Portrait of Monsieur G. Giving his Daughter a Geography Lesson, 1812

Louis-Léopold Boilly, French

Arriving in Paris in 1785, Louis-Léopold Boilly witnessed the collapse of the French monarchy, the struggle for modern republicanism, and the rise and fall of Napoleon’s empire. Although he was denounced for the allegedly corrupt morality of his works in 1794—he had painted, perhaps, too many images of courtesans and gallant gentlemen—he survived the Revolution and went on to become a prolific portraitist and the most gifted genre painter in France during the late eighteenth and early nineteenth centuries.

This portrait was shown in 1812 and in 1814 at the Paris Salon, the highly publicized, state-sponsored exhibition of contemporary art. Boilly titled the painting M[onsieur] G* * * giving his daughter a geography lesson; the sitter, whose identity remains unknown, was likely a Napoleonic administrator. Historical geography was promoted as a field of study for both boys and girls in Napoleonic France, whose maps were subject to frequent revision with each new conquest. Here the sphinx and pyramid in the cartouche of the map no doubt refer to Napoleon’s Egyptian expedition of 1798–1801; the globe shows Europe and Africa. The fine detail of the Geography Lesson is indebted to Dutch domestic genre paintings of the seventeenth century, many incorporating maps and books into middle-class homes. Boilly himself had a notable collection of works by Dutch masters such as Gerard Terborch and Gabriel Metsu.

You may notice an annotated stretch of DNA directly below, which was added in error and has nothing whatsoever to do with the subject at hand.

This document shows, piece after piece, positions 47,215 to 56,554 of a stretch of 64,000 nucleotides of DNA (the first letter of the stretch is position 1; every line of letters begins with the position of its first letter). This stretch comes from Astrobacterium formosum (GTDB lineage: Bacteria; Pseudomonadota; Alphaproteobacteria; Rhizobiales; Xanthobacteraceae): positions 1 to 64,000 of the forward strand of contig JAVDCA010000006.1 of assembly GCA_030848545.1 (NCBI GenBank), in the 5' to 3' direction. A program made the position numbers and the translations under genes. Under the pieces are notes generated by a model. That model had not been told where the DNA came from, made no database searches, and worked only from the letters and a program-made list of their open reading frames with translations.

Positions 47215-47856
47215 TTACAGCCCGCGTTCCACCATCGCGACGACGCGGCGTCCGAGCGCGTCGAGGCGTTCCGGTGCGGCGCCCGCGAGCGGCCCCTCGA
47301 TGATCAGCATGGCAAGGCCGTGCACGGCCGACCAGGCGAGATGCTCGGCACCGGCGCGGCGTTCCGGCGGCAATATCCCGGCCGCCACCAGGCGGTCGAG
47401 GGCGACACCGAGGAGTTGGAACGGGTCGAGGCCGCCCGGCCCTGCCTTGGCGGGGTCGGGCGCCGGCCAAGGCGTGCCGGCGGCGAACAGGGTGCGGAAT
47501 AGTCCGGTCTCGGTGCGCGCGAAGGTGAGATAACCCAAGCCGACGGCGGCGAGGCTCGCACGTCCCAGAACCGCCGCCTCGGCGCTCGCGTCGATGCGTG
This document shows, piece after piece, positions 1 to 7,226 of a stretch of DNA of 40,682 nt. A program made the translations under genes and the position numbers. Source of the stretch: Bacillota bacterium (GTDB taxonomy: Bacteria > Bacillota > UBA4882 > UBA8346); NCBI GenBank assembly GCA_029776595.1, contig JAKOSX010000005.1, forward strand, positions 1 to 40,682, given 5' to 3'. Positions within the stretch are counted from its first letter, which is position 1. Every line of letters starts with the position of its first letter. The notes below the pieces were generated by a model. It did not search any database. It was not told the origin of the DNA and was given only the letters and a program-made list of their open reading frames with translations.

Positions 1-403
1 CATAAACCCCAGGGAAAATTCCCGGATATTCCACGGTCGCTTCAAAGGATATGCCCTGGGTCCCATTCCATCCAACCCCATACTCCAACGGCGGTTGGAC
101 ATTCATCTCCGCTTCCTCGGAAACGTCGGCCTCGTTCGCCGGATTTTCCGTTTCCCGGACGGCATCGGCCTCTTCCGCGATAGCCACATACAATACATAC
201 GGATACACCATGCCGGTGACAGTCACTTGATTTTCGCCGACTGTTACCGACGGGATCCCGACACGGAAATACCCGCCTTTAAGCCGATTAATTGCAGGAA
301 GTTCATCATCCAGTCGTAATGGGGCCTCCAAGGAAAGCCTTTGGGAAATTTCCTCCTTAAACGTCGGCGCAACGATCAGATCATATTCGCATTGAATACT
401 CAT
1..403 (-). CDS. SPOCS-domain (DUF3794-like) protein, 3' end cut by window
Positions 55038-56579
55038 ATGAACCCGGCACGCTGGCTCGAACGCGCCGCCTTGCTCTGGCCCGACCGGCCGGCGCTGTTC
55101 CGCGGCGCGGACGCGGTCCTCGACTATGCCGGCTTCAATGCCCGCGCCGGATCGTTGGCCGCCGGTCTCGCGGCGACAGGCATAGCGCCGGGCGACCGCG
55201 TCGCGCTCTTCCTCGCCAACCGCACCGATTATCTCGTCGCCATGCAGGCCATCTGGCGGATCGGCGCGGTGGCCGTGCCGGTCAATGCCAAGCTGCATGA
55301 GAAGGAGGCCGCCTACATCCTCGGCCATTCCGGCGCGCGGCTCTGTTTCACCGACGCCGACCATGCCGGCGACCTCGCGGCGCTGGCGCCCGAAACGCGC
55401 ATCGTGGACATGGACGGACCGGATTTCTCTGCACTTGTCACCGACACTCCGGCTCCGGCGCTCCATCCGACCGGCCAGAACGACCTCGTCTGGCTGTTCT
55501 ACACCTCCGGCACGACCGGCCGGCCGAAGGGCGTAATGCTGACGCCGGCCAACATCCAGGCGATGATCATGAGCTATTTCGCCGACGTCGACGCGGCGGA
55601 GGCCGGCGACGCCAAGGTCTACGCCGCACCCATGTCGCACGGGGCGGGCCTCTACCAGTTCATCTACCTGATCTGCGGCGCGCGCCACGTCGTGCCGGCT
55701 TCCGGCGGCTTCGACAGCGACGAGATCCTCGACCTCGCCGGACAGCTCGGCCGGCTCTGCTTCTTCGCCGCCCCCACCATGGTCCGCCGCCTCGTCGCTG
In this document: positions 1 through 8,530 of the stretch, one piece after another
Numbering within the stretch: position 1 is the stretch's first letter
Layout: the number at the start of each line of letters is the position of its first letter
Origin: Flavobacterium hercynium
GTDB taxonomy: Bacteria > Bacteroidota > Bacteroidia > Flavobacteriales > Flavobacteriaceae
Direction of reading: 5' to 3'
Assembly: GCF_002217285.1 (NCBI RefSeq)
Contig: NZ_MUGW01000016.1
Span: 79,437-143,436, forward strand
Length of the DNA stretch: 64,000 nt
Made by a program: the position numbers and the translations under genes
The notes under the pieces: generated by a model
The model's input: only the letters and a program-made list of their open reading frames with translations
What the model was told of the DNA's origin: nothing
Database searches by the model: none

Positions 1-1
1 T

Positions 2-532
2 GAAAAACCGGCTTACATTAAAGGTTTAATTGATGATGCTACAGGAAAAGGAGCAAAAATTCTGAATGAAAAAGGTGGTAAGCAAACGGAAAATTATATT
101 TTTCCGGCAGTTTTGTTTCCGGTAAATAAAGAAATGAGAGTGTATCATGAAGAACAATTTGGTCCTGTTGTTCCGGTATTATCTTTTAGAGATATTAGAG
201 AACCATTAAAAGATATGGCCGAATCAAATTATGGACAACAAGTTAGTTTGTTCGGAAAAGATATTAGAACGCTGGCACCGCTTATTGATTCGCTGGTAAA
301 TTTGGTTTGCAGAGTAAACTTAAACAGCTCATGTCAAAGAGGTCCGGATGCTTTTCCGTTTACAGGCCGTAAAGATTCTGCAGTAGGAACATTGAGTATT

Gaudry, Paris.

Acquired by Julien Bessonneau [1842-1916], Angers;

(Vente Bessonneau, Galerie Charpentier, 15 June 1954, no. 63).

(Hazlitt, Gooden & Fox, Ltd., London);

purchased by Kimbell Art Foundation, Fort Worth, 1990.